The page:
Johan Georg Gichtel (1628-1710)
There is no more fitting surname for Gichtel than the one of “UnknownTheosopher”, but his contemporaries called him the Theosopher of Amsterdam.
Born in Ratisbon (Germany) in 1628, Gichtel studied Law at Stratsburg and became a lawyer in his native town. At the age of 26, Gichtel met with theleaders of the Evangelic Missionary Movement and under the influence of this movement, sent letters to the representatives of the Lutheran Church in all of Europe and participated,in 1664, in the redaction of the advertisement submitted to the Corpus Evangelicum in Ratisbone. Over a period of ten years Gichtel constantly wrote to the authorities of the churches to denounce abuses. Finally, he was arrested and sent to jail for thirteen weeks as a criminal. Due to the intervention of a friend of his father, he escaped capital punishment, for an accusation of anabaptism, but was banished ad vitam aeternan from Ratisbonne and from the State of Bavaria and all his belongings were confiscated.
As most of the free spirits of his time, Gichtel decided to travel to Amsterdam, the capitol of the freedom of thought. On his way, Gichtel managed to get himself jailed for a second timein the city of Zwolle, where he took the defense of Breckling, the Lutherian minister of Zwolle condemned for his advanced ideas on education and social Christianity, independent from all ecclesiastic institutions. Gichtel was severely punished: he was exposed on the town’s pillory and publically slapped in the face with his own writingsby the town executor. He was also banished from the City of Zwolle and the Province of Overijsel for 25 years.
Gichtel finally arrived in Amsterdam in 1668 and remained in the city until his death in 1710. During the 42 years of his life in Amsterdam, Gichtel produced several treatises on Theosophy and more than 4000 pages of correspondence. Very friendly and very well organized, he lead a simple life: cutting wood in the morning for the exercise, handling his mail early in the morning, taking care of his own home and household with surprising dexterity. He remained in the bait of the city, leaving his house only once or twice a year for a short work in nature. He lead a lonely life, not even visiting the famous Pierre Yvon, living at the other side of the same canal where his house was located. He was entirely occupied by his inner life. He prayed, wrote, studied Theosophy and in particular the works of Jacob Boehme, received the visit of Wisdom, exercised the priesthood according to Melchisedech, and refused to exercise any profane profession.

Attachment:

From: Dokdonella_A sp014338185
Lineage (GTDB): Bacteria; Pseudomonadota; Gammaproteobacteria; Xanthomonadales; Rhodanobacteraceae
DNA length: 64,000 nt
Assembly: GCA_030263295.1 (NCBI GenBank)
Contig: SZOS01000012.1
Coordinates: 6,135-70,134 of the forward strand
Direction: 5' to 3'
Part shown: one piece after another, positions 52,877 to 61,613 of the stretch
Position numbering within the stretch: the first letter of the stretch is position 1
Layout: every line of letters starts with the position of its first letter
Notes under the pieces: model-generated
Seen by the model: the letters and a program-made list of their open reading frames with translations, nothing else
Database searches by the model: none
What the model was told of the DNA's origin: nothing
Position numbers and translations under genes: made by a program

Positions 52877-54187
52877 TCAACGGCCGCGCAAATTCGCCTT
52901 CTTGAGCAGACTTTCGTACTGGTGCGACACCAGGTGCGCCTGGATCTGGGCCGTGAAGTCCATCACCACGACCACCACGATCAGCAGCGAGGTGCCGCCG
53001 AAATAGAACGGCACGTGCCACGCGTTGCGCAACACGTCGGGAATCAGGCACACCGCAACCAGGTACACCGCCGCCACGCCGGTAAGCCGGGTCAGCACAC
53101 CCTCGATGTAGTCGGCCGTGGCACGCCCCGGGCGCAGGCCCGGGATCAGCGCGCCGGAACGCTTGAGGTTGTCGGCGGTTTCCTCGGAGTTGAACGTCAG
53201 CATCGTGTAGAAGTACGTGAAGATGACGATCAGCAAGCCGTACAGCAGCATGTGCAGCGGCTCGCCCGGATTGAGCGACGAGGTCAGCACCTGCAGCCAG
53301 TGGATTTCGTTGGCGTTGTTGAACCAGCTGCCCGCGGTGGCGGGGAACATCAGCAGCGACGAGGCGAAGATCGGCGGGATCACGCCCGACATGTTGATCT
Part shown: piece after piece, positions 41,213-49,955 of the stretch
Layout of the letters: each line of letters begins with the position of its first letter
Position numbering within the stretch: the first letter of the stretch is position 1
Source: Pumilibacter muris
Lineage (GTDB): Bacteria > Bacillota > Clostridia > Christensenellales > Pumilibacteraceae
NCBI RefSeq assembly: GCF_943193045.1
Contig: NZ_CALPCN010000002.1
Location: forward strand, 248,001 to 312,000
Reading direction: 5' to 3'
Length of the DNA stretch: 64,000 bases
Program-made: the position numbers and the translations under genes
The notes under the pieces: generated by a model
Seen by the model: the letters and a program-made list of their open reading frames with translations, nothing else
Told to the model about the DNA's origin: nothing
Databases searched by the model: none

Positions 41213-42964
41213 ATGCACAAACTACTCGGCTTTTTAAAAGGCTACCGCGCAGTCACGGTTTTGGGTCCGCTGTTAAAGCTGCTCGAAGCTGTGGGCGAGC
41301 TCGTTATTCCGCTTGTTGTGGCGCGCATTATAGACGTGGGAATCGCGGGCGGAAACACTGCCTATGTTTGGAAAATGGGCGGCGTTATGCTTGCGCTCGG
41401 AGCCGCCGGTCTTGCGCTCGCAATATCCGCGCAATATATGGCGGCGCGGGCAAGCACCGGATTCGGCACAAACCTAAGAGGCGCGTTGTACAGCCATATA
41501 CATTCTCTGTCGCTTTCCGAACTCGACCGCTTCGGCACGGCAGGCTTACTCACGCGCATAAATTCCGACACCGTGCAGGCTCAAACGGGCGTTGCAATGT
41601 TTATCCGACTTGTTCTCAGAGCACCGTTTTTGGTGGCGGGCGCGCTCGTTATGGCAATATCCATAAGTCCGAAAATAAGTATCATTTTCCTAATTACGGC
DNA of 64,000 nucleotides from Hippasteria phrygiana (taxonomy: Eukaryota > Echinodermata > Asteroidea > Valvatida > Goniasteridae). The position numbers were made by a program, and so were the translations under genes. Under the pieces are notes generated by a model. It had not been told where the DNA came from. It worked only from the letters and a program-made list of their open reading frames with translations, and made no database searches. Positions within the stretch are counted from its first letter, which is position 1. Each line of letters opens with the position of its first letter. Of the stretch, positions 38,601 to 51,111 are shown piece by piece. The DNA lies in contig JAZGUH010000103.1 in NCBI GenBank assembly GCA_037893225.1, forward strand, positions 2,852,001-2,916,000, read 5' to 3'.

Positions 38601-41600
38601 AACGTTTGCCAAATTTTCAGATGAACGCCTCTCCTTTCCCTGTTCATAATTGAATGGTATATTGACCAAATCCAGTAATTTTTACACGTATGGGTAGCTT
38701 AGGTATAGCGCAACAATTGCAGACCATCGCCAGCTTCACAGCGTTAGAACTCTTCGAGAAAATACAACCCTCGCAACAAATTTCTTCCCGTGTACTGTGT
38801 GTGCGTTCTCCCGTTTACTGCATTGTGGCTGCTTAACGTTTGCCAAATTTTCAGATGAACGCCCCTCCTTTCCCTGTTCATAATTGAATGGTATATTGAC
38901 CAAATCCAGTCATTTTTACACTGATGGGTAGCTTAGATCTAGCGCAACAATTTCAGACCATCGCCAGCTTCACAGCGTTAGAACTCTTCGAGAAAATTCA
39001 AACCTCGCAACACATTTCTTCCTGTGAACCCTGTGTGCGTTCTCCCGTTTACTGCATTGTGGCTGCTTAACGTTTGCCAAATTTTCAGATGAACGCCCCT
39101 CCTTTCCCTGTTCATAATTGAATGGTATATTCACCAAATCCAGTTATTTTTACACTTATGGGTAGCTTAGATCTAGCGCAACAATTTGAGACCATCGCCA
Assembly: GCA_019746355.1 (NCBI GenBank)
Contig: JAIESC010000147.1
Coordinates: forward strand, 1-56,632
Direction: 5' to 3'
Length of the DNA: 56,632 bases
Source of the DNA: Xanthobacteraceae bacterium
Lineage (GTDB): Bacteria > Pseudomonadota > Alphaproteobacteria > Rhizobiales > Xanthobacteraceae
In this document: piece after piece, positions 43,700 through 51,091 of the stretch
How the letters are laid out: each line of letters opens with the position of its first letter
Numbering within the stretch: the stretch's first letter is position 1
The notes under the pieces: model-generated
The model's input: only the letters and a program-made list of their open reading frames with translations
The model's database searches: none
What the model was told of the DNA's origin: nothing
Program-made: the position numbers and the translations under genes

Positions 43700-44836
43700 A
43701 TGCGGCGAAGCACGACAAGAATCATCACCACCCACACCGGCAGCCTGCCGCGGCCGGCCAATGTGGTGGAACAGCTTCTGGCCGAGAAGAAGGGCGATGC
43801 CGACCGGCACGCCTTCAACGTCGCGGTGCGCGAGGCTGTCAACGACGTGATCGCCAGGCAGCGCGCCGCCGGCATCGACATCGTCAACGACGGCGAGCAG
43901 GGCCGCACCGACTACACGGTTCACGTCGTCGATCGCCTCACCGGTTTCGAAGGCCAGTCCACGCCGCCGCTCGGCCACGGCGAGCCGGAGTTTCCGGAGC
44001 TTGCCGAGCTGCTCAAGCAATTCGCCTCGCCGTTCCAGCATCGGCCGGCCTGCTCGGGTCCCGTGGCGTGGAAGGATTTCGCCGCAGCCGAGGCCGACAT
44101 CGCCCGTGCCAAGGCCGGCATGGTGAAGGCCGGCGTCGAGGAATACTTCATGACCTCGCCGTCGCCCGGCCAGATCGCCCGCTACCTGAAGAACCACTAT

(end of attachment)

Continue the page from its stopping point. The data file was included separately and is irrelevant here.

The cosmogony of Gichtel is influenced by Boeme’s Three Principles and Seven Qualities or Forms. But Gichtel emphasizes the “Fourth Principle, from which God opposes Himself to reflect Himself, to see Himself and by this to become more conscious of Himself with the purpose of realizing Himself in a later stage.” This Fourth Principle carries several names: “Sophia, the Divine Wisdom, the Eternal Virgin, the Eternal Wisdom of God “. In a letter dated April 4th 1699, Gichtel carefully describes the eight degrees of action and of revelation of the Divine Sophia. In all his work Gichtel tries to define the role of Wisdom in the divine nature of God, as the mirror of God. In his view, the created world is the image of the pure, divine world. In this mirror, God plays with the ideas of creation. All creatures are thus the reflection of those ideas. So Adam is born androgyne, Eva being the reflection of the Divine Sophia, and also of Christ, the new Adam, is also born androgyne. Gichtel speaks of: “the Blood and Body of Christ, that I traditionally call Sophia” and of “the Body–Energy, the Blood and Body essential to Christ, our dear Sophia”. In this way, Gichtel’s theosophical works precisely describe the feminine aspect of Divinity.
2) The Brotherhood of Men and the Reintegration
The entire community of men is contained in a new, invisible Church, the primitive and collective reflection of the Deity. As such, all men participate to the process of the development of Consciousness. The stages of return to the Perfection or Reintegration are the Man of Darkness (symbolized by the drawing included in the book on Chakras by C.W. Leadbeater),the Man reborn, and the inner (or perfect) Man.Although Gichtel considers that all men are brothers, the way to Reintegration described by him is the perfecting of the individual or the traditional path of personal salvation.
3) Latent Powers in Man
Gichtel’s view of the potential development of hidden powers in man is limited to the faculty of vision of the invisible in a world of duality—mainly the perception of Sophia and of the dark forces. The main virtue to be cultivated is the power of the will. The intellect and the emotions are components of the mortal part of man, and therefore cannot contribute to his elevation. The kingdom of God is hidden in the depth of the soul. The power of man will grow in proportion to the strength of the Fire of the Soul (Kundalini). The participation of the soul in the mystical wedding of Christ and Sophia can give man unlimited Strength as the expression of the Eternal Life.